A Sunny Day in Glasgow

Scribble Mural Comic Journal

(Notenuf; 2007)

By Conrad Amenta | 1 May 2007

Though A Sunny Day in Glasgow’s sister singers’ voices float through a detached haze that immediately hints at Stereolab, it isn’t until the mischievous and ghostly centerpiece “List, Plans” that you begin to think this family band might have duplicated the type of magic Stereolab fans have been waiting for since Dots and Loops (1997).

Because Stereolab have been around so long and released a thousand or so albums and singles, it can be hard to remember that the canonical psych-poppers were once as irreverent as they are still technical and precise. On Scribble Mural Comic Journal, ASDIG’s debut album after a promising (if more conventional) The Sunniest Day Ever EP, the band find that same personal illumination and, without any pretense of explanation, explode it into myriad sound. Being comprised of three siblings (twin sisters Lauren and Robin Daniels along with principal songwriter Ben), they sometimes sound as if they’re on an exclusive wavelength, peppering their tracklisting with inside jokes and rendering their lyrics largely unintelligible by way of the album’s aesthetic of arms-length obfuscation. By doing so they capture the playfulness and seemingly endless horizons of their predecessor’s experimentation; we may be hearing the beginnings of a long, storied discography.

Drawing a line from ASDIG to Stereolab is convenient, but admittedly superficial. The latter drew from well-established forms of bossa-nova and lounge and emerging forms of electronica as much as they contributed to the developing indie scene of the day, and so in comparing the two bands one connects far more than two dots. The difference is that with Scribble Mural Comic Journal, one can also hear more contemporary genre influences added to the Stereolab formula, updating rather than simply emulating. More complex and contemporary forms of techno are surreally injected into opener “Wake Up Pretty,” which combines the twin’s sonorous and seemingly wordless vocal instrumentation with the spurts and stops of a sputtering beat that defies the repetition one would expect from such a shoegazey album. The dynamism of conventional indie rock is also better referenced, as in “Things Only I Can See” or the jubilant Jesus & Mary Chain bop of closer “The Best Summer Ever.” Meanwhile, “Ghost in the Graveyard” piles on an impressive (if sometimes distractingly incoherent) number of layers, having the good sense to give a tambourine space enough to be audible here and there to counteract the song’s otherwise weighty waterfalls of noise. “5:15” is noise-rock bliss, simple chord progressions made enormous, and then the album’s catchiest song as the chorus appears under a tremulous amount of reverb. Though the album has roots and referents, and they’re not that deep or traditional, it’s energizing to play six degrees of separation with a new album and end up decades earlier, marveling at the breadth of scope.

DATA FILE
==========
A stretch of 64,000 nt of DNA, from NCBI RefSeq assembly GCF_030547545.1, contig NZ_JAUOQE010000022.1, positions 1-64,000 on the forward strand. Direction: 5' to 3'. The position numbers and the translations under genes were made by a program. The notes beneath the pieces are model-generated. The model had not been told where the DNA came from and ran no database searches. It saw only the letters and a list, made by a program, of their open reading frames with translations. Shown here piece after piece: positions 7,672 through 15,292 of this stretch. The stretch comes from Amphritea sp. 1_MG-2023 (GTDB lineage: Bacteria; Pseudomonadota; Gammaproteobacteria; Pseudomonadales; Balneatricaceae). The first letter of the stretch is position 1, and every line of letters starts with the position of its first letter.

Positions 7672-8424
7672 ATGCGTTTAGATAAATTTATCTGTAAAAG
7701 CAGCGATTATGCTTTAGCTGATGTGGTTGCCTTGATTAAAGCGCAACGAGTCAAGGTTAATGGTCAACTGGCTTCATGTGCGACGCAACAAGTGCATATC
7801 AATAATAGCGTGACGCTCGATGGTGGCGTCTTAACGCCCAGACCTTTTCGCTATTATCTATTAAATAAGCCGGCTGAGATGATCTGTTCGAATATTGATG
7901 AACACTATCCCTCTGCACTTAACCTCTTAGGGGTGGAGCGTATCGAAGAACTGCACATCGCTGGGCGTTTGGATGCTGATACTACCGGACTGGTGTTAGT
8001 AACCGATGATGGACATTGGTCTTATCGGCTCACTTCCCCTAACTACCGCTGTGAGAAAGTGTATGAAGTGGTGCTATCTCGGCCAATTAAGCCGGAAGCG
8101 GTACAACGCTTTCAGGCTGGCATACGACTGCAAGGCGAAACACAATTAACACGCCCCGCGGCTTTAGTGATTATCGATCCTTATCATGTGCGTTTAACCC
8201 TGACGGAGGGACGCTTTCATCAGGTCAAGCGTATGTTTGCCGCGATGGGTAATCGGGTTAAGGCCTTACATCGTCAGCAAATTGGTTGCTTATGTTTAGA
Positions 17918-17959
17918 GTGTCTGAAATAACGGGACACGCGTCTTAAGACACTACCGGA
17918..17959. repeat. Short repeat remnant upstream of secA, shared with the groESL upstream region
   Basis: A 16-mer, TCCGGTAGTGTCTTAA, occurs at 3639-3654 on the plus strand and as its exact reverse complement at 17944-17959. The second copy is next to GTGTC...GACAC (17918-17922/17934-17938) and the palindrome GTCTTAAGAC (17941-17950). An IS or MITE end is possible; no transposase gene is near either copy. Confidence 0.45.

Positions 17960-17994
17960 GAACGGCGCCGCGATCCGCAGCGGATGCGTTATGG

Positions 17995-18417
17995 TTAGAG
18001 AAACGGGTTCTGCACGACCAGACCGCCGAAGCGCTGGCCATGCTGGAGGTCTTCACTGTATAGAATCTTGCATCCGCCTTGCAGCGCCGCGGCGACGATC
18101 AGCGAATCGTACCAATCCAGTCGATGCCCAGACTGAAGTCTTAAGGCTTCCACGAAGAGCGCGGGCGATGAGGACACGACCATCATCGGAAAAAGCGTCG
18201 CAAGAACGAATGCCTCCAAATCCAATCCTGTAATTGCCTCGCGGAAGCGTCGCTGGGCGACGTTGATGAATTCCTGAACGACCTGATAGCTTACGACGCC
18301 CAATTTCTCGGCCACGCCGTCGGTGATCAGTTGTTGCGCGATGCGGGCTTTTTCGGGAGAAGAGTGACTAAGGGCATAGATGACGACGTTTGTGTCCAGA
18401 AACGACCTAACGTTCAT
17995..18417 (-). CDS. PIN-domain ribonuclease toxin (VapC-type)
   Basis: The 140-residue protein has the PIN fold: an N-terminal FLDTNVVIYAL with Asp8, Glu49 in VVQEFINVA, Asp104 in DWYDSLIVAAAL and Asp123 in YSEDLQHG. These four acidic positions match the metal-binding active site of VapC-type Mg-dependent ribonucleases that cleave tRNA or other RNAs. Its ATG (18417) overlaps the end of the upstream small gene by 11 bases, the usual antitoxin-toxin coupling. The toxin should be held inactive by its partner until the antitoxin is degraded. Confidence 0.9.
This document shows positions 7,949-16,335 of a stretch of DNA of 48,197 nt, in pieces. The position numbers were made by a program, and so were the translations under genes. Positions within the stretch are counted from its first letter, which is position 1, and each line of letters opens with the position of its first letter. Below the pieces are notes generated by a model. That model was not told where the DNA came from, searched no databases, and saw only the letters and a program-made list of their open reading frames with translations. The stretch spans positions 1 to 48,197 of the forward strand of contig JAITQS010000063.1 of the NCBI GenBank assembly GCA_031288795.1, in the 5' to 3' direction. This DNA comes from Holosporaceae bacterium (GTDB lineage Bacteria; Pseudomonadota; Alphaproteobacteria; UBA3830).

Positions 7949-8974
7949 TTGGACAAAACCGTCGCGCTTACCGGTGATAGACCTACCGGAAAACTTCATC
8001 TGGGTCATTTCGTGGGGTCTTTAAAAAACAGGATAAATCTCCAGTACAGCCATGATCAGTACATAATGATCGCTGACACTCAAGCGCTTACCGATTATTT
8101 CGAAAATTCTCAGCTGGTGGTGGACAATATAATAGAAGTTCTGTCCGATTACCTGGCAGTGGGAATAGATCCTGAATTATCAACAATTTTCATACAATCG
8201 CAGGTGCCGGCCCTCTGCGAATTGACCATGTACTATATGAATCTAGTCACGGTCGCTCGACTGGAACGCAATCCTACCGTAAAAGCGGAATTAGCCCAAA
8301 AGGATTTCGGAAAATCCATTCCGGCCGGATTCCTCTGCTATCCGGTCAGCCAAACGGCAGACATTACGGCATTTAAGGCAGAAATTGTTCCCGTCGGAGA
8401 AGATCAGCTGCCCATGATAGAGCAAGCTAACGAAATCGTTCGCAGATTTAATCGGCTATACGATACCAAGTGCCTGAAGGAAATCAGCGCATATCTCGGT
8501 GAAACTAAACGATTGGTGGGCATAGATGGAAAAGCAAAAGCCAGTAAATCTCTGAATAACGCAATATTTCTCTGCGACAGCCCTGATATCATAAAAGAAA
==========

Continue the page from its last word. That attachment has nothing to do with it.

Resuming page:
It’s the aforementioned “Lists, Plans” that defines the album’s centrifugal excesses. Around it’s core swirls and dips a rollercoaster background melody, petering out, suddenly kicking back in, experiencing a key shift, and finally changing tempos and tones altogether at the sight of signposts either invisible or arbitrary to the listener; it’s an unlikely song to stay stuck in a listener’s head as easily as it does. Sometimes the spinning, off-center quality of the album does get away from the band. “C’mon” is simply too chaotic, one sister’s noisy shrieks weakening the duo’s theretofore uncanny melodic consistency over monstrously loud walls of noise. “Panic Attacks Are What Make Me ‘Me’” can also seem a bit directionless, its sudden stops and starts less an engaging surprise than jarring and giving the song a feeling of being unfinished. Still, these diversions are more than fair price given the results yielded by such experimentation elsewhere on the album. This debut is exciting stuff, with a lot of personality and a deep reservoir of fundamental songwriting talent. It isn’t everyday one hears an album that sounds like just the beginning.